US operators are still permitted to overfly the OAKX/Kabul FIR at FL320 or above but they can now use airways P500/G500 in the far east of the airspace as low as FL300.

US operators can now use P500/G500 as low as FL300.

The FAA’s reason for the change: some operators were struggling to use these airways at higher levels. There have been no incidents here so far, and you don’t spend much time in Afghan airspace while transiting them.

You can view the updated SFAR here.

Our Pilot Report – here’s what we did …

There is a hefty dose of ‘at your own risk’ about all of this. The choice to overfly is not an easy one. To give you a much better idea of what to expect, here’s an OPSGROUP Team report from a recent flight over Afghanistan:

We operated through OAKX FIR on a EHAM/Amsterdam-WMSA/Kuala Lumpur flight

Overflight Permit: Getting the permit was relatively easy. We emailed flightpermissions.acaa@gmail.com (cc to flightpermission.atm@mota.gov.af) and received a response within 24 hours. They replied to us with an Airspace is charged a flat fee of $700 USD. You will need to fill out the form provided (this Excel document) and then forward that, plus copies of your Insurance, Airworthiness Certificate, and Aircraft Reg. If you are operating commercially, they also want your AOC. They ask for a minimum of 48 hours’ notice, although we put our application in a week in advance.

Insurance: Our insurance (like most) doesn’t allow operations within certain countries; however, they permit overflights on ATC-approved airways, and if you end up diverting due to an emergency, you are covered. We checked, and L750 was considered OK. Several air routes are “open.”

Routing: We had planned on L750, which runs from UTAV (Turkmenabat) to OPLR (Lahore). They also sent us the Kabul FIR Contingency Procedure document. The most important thing to read is the broadcast procedures since there is NO ATC service. The flight was very straightforward, and this route saved us a fair chunk of time and fuel.

ATC Comms: About 5 minutes before Kabul’s boundary, the UTAV controller asked us to “report ATC established with Kabul.” We tried calling Kabul on 125.2, knowing full well there was no ATC service. We told UTAV that we were going to continue TIBA procedures in Kabul FIR, and they told us, “Radar services terminated, frequency change approved. Good night.” All our external lights were switched on. We used Comm 2 as our TIBA box (125.2), Comm 1 stayed with the UTAV frequency, and Comm 3 (our data link was set to SAT) to monitor 121.5. Revise your TIBA calls; they suggest you broadcast them every 5 minutes. We used each fix, and it worked at about the right time.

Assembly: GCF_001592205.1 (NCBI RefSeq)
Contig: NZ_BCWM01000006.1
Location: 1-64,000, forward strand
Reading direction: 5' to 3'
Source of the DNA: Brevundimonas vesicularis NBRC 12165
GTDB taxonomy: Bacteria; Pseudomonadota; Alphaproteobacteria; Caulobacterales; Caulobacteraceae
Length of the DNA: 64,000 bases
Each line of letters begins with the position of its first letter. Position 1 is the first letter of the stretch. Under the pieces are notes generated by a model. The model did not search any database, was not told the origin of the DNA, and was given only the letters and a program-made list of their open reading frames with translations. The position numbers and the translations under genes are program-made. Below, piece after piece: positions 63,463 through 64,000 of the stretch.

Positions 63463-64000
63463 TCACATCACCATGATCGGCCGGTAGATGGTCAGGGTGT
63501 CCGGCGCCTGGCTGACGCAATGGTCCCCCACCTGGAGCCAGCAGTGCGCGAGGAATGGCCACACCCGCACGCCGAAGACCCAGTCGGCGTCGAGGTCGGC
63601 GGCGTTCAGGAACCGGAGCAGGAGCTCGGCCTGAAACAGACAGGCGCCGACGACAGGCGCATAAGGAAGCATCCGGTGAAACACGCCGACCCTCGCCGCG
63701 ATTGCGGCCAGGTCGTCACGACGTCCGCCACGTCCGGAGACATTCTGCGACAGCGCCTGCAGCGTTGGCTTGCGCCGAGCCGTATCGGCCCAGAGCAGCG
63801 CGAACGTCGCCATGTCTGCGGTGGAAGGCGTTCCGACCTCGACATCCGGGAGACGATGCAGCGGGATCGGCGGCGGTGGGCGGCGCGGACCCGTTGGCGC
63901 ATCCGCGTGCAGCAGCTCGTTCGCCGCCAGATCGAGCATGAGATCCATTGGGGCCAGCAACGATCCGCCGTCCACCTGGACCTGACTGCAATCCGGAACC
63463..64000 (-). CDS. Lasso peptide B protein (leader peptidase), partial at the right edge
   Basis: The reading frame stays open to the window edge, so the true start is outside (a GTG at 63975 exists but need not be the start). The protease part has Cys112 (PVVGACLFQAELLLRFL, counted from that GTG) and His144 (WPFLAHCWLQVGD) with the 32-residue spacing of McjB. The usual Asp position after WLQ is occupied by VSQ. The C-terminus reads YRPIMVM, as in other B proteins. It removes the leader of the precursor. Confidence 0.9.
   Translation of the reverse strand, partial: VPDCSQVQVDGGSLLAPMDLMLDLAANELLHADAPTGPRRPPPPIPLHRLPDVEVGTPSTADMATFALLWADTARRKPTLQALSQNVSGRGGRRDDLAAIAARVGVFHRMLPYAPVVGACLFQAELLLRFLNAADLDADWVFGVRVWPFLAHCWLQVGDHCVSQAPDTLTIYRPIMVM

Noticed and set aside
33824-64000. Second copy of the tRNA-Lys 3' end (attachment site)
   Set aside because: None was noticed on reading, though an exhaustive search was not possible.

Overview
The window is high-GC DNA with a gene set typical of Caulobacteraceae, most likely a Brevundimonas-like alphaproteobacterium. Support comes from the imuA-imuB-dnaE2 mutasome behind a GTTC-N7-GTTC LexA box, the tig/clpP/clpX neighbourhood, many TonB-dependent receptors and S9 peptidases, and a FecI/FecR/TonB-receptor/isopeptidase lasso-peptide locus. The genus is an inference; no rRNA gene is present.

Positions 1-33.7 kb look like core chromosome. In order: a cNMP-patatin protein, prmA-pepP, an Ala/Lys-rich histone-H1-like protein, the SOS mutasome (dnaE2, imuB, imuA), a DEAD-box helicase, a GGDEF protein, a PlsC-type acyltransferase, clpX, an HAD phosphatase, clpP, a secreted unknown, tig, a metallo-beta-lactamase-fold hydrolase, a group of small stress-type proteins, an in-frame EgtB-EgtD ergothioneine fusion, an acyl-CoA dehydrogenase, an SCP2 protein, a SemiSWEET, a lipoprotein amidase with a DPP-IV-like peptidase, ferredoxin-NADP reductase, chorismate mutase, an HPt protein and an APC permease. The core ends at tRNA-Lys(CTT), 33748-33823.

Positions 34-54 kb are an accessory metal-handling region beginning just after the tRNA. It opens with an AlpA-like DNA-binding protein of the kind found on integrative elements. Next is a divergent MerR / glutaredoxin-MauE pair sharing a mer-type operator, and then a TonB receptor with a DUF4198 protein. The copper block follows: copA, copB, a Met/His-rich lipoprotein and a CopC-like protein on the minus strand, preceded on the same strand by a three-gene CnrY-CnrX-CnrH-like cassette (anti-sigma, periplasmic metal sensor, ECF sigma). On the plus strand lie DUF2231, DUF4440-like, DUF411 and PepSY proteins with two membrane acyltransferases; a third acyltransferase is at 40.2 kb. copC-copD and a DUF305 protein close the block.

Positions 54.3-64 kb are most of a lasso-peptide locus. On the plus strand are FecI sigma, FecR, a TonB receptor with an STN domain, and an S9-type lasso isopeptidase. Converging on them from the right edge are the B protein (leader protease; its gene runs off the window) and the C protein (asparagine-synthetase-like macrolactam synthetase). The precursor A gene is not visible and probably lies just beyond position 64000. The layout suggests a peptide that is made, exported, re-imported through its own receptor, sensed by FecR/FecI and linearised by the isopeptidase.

Over Afghanistan: There was one aircraft departing OAKB/Kabul airport, a commercial jet on its way to Dubai, and aside from that, there was no one else. Up at FL450, we had a great view of the terrain – the word is “inhospitable.”

We could continue to hear UTAV on Comm 1 until about 15 minutes into Kabul when we switched to 124.1, the OPLR (Lahore) FIR frequency; about 15 minutes before we got to the boundary, we could hear calls from other aircraft. We had about 10 minutes of “dead” time on Comm 1.

I had an ETP using UTAV/Turkmenabat and OPIS/Islamabad and did not consider using any of the airports within Kabul FIR as available airports. This was treated just like a NOPAC or NAT crossing. There is nowhere to go, so if something eventful happens, you can keep going or turn back based on your ETP.

We checked in with Lahore about 10 minutes before reaching BIROS, and they told us to call overhead BIROS.

Key Points: It is relatively straightforward; brush up on the TIBA calls. There is more traffic nowadays as several airlines are using the routes for daytime flights, so it was a bit busier the last time I used it. However, at best, you will have a couple of airliners in the mid to high FL300s. There was no GPS Spoofing / Jamming or bad ATC, so I would use this route again, considering the other options in that region.

Let’s help crew make a more informed decision with more reports from other pilots.

You experience is invaluable – if you are overflying Afghanistan and have some operational advice, please share it with the group. You can reach us on team@ops.group, or file an Airport Spy report anonymously here.


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Chris Shieff

Chris Shieff

OPSGROUP team member and Airbus pilot. Based in sunny Auckland, New Zealand. Question for us? Write to blog.team@ops.group.